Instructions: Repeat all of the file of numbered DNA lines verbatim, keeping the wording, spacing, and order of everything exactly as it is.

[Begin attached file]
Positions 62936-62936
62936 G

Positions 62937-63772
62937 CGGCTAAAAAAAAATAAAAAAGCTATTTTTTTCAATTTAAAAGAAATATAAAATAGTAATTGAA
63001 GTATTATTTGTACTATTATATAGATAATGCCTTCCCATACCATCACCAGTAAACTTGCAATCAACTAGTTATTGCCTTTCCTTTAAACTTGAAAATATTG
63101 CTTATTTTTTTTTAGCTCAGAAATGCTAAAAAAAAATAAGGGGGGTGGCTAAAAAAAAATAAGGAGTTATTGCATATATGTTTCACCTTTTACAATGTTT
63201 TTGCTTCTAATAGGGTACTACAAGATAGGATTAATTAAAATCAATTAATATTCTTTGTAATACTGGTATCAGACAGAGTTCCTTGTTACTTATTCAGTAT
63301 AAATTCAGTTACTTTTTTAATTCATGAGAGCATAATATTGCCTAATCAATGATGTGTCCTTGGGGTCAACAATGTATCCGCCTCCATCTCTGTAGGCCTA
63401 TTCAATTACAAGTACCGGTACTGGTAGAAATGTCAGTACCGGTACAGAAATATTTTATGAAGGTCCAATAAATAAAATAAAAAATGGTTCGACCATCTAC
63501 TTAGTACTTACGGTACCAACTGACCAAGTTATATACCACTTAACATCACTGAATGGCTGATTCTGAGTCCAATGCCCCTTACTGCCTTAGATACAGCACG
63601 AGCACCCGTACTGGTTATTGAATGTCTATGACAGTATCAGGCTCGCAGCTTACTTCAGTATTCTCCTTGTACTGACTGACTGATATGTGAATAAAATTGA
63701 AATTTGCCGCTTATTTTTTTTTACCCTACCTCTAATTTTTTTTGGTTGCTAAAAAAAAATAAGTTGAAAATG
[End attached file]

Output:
Positions 62936-62936
62936 G

Positions 62937-63772
62937 CGGCTAAAAAAAAATAAAAAAGCTATTTTTTTCAATTTAAAAGAAATATAAAATAGTAATTGAA
63001 GTATTATTTGTACTATTATATAGATAATGCCTTCCCATACCATCACCAGTAAACTTGCAATCAACTAGTTATTGCCTTTCCTTTAAACTTGAAAATATTG
63101 CTTATTTTTTTTTAGCTCAGAAATGCTAAAAAAAAATAAGGGGGGTGGCTAAAAAAAAATAAGGAGTTATTGCATATATGTTTCACCTTTTACAATGTTT
63201 TTGCTTCTAATAGGGTACTACAAGATAGGATTAATTAAAATCAATTAATATTCTTTGTAATACTGGTATCAGACAGAGTTCCTTGTTACTTATTCAGTAT
63301 AAATTCAGTTACTTTTTTAATTCATGAGAGCATAATATTGCCTAATCAATGATGTGTCCTTGGGGTCAACAATGTATCCGCCTCCATCTCTGTAGGCCTA
63401 TTCAATTACAAGTACCGGTACTGGTAGAAATGTCAGTACCGGTACAGAAATATTTTATGAAGGTCCAATAAATAAAATAAAAAATGGTTCGACCATCTAC
63501 TTAGTACTTACGGTACCAACTGACCAAGTTATATACCACTTAACATCACTGAATGGCTGATTCTGAGTCCAATGCCCCTTACTGCCTTAGATACAGCACG
63601 AGCACCCGTACTGGTTATTGAATGTCTATGACAGTATCAGGCTCGCAGCTTACTTCAGTATTCTCCTTGTACTGACTGACTGATATGTGAATAAAATTGA
63701 AATTTGCCGCTTATTTTTTTTTACCCTACCTCTAATTTTTTTTGGTTGCTAAAAAAAAATAAGTTGAAAATG